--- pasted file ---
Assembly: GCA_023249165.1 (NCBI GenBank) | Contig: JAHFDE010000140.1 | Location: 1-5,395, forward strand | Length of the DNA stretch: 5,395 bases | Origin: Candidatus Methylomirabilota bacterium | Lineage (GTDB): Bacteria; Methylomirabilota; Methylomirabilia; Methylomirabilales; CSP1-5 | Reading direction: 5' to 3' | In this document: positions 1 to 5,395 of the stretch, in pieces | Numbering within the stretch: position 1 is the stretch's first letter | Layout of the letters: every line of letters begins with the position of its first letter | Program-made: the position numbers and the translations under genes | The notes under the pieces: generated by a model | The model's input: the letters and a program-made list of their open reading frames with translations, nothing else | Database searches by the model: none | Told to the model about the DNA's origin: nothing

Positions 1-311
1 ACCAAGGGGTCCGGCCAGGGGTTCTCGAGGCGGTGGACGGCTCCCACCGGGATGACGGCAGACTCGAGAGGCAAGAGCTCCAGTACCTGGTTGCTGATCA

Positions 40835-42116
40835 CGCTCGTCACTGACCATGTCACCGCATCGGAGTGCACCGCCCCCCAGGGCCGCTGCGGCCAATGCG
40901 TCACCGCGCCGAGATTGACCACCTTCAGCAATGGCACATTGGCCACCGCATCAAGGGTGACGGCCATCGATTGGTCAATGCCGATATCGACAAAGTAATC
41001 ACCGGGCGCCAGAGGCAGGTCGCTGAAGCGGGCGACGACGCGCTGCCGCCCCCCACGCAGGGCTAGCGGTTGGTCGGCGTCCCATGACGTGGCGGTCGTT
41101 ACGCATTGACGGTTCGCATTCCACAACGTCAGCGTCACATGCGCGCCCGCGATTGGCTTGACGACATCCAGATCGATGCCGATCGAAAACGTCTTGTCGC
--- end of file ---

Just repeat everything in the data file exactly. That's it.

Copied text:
Assembly: GCA_023249165.1 (NCBI GenBank) | Contig: JAHFDE010000140.1 | Location: 1-5,395, forward strand | Length of the DNA stretch: 5,395 bases | Origin: Candidatus Methylomirabilota bacterium | Lineage (GTDB): Bacteria; Methylomirabilota; Methylomirabilia; Methylomirabilales; CSP1-5 | Reading direction: 5' to 3' | In this document: positions 1 to 5,395 of the stretch, in pieces | Numbering within the stretch: position 1 is the stretch's first letter | Layout of the letters: every line of letters begins with the position of its first letter | Program-made: the position numbers and the translations under genes | The notes under the pieces: generated by a model | The model's input: the letters and a program-made list of their open reading frames with translations, nothing else | Database searches by the model: none | Told to the model about the DNA's origin: nothing

Positions 1-311
1 ACCAAGGGGTCCGGCCAGGGGTTCTCGAGGCGGTGGACGGCTCCCACCGGGATGACGGCAGACTCGAGAGGCAAGAGCTCCAGTACCTGGTTGCTGATCA

Positions 40835-42116
40835 CGCTCGTCACTGACCATGTCACCGCATCGGAGTGCACCGCCCCCCAGGGCCGCTGCGGCCAATGCG
40901 TCACCGCGCCGAGATTGACCACCTTCAGCAATGGCACATTGGCCACCGCATCAAGGGTGACGGCCATCGATTGGTCAATGCCGATATCGACAAAGTAATC
41001 ACCGGGCGCCAGAGGCAGGTCGCTGAAGCGGGCGACGACGCGCTGCCGCCCCCCACGCAGGGCTAGCGGTTGGTCGGCGTCCCATGACGTGGCGGTCGTT
41101 ACGCATTGACGGTTCGCATTCCACAACGTCAGCGTCACATGCGCGCCCGCGATTGGCTTGACGACATCCAGATCGATGCCGATCGAAAACGTCTTGTCGC